Last Easter Nikki Griholt and her partner Nick spent free on a farm in the Cotswolds in historic Gloucestershire. “We read books, had lunch on the terrace, and took long walks through the canary yellow rapeseed fields,” Niki Griholt told The Guardian.
Renting a mansion would cost thousands – especially during the Easter holidays, the author adds. However, she and her partner spend time there for free in exchange for looking after the owners’ friendly cocker spaniels, cat, and hamster while the family skis in the Alps.
They do this thanks to Trusted Housesitters, a breakthrough platform that connects homeowners with sitters around the world (£99 for annual membership). House Sitters UK offers a similar service, but only covers properties in the UK (for £29 per year).
Companies offering temporary home care services will thrive in 2022. For example, Trusted Housesitters reported a 130% increase in new members compared to 2019, with more than double the number of listings by owners in the UK.
Nikki Griholt found Trusted Housesitters in the summer of 2013 when her partner Nick quit his job. The family decides to travel a little. Their finances are limited, so they have to be creative. So they decided to create a profile detailing their animal care, gardening, and home care experience. “For him, we posted pictures of us among the poppies in Italy, and started crossing our fingers,” says Nicky.
They did not have to wait long. They were soon contacted by a family desperate for a break from their small farm in County Wicklow, Ireland.
“The owners met us with their sheepdogs and introduced us to the whole farm – sheep, chickens, ducks, and a cat,” says Nicky. They spend their days there looking after the animals, picking blackberries, walking in the Wicklow Mountains, and swimming with seals in Clough Bay. “We were really into that lifestyle, and we realized that working as a butler could help us travel on a budget,” she adds.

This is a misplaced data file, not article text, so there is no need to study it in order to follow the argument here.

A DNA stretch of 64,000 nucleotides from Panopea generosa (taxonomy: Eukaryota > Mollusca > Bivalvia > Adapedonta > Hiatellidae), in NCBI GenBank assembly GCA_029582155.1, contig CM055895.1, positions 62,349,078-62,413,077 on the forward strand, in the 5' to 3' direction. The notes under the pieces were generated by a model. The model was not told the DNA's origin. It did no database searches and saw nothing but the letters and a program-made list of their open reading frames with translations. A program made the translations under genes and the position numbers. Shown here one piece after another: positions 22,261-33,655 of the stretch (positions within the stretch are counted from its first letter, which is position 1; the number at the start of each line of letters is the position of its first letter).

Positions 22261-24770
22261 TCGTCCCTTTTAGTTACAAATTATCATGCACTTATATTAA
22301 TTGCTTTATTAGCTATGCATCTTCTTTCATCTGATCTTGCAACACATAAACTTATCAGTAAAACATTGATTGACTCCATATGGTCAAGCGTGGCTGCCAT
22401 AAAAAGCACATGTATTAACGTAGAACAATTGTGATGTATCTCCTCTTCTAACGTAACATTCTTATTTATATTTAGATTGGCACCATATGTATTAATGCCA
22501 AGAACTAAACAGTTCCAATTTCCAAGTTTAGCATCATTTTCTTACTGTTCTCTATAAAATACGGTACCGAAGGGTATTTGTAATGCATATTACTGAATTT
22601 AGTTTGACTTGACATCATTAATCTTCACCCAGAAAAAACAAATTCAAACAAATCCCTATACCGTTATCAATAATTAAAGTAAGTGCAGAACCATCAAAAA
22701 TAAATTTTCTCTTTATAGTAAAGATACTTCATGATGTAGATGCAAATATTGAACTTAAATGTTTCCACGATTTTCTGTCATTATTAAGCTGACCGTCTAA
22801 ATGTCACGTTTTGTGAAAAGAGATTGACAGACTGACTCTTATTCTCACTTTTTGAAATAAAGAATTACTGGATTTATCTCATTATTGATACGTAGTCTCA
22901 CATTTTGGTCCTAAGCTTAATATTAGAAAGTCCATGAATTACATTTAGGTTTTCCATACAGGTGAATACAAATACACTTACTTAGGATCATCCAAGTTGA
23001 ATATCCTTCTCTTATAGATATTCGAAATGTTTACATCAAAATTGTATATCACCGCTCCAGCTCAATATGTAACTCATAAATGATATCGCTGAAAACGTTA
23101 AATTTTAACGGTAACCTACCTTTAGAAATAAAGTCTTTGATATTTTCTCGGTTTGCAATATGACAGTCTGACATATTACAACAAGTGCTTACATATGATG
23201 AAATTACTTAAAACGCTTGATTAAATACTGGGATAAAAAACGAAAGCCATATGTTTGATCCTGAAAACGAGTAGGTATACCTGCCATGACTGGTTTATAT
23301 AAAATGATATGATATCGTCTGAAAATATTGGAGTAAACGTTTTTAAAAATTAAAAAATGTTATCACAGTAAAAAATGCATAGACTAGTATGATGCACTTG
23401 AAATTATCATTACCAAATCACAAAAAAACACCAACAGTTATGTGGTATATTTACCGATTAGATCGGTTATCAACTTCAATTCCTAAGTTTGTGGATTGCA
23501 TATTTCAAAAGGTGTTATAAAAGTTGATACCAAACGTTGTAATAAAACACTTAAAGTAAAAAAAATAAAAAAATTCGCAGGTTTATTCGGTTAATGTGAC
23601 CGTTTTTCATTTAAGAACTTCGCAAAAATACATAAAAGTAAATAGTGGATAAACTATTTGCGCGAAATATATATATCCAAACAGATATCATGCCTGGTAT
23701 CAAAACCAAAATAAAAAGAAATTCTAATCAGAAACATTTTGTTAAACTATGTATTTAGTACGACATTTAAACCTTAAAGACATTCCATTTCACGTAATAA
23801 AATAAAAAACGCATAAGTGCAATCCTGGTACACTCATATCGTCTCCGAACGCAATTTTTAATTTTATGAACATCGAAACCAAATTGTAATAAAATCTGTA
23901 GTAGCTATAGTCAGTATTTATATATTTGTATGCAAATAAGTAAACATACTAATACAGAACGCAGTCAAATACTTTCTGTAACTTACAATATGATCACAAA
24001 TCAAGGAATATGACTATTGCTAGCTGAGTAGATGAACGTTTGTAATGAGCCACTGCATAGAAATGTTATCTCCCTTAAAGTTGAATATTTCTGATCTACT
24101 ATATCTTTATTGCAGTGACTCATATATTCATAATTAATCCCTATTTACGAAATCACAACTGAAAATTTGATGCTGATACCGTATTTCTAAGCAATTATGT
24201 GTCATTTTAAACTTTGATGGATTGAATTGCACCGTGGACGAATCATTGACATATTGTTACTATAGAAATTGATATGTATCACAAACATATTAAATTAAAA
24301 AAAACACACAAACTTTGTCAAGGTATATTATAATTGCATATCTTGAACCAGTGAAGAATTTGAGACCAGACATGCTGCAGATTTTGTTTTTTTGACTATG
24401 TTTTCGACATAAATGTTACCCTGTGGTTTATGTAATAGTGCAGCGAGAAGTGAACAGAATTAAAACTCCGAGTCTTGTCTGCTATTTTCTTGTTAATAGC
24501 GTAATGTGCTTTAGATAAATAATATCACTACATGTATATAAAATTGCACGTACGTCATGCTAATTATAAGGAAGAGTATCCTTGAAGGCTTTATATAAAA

After that, they visited a three-story townhouse in London, a lakeside property in Montreux, Switzerland, and a house on the Isle of Lewis, one of their most magical places. “We explored the standing stones of Callan, picnicked on the wild beaches where the Vikings once landed, and watched porpoises leap out of the glassy sea.”
Almost ten years later, Nikki and Nick are still butlers. Nick has retrained as a teacher, but they practice this denote during the holidays, mostly in the UK but sometimes abroad, where housing is costly and the need for carers is greatest. Last year, he and his partner looked after five houses.
While the free holiday accommodation is a good enough reason to do so, the savings also have other benefits, Nikki says. “It’s nice to spend time with different animals while having all the comforts of a home away from home. You can also meet good neighbors. On August, when we were looking after a cat in Golders Green, a neighbor (a lovely literary agent) invited us over for dinner, and the following spring we were looking after her with a wide-eyed kitten,” says the author, adding that she and her the partners cared for many species of animals, from parrots to donkeys.
But the work of a butler is not a traditional vacation, she notes, because taking care of pets and other animals in the country can be tiring. Most owners also want to know about the welfare of their animals.
In addition, the market for traveling butlers is very competitive – to earn five-star reviews, you need to take care of other people’s pets no less than your own, and do your best, advises Nikki. “Our hosts, for example, return to an immaculately decorated home with flowers on the table and a thank-you card and home-cooked food in the fridge.”